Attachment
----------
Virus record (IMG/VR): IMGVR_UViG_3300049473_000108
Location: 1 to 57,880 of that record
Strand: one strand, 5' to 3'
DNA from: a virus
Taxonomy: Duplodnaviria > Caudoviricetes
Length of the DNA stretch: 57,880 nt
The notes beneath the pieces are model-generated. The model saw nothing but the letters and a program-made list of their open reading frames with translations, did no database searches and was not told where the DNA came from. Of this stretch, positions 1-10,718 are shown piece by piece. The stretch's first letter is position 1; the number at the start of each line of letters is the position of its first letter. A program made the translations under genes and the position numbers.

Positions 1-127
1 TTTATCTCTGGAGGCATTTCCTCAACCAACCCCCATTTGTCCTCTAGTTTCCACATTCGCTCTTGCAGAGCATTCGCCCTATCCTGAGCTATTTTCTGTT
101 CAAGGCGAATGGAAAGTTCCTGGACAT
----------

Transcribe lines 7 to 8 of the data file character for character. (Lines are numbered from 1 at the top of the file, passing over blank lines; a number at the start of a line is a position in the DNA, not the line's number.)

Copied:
The notes beneath the pieces are model-generated. The model saw nothing but the letters and a program-made list of their open reading frames with translations, did no database searches and was not told where the DNA came from. Of this stretch, positions 1-10,718 are shown piece by piece. The stretch's first letter is position 1; the number at the start of each line of letters is the position of its first letter. A program made the translations under genes and the position numbers.

Positions 1-127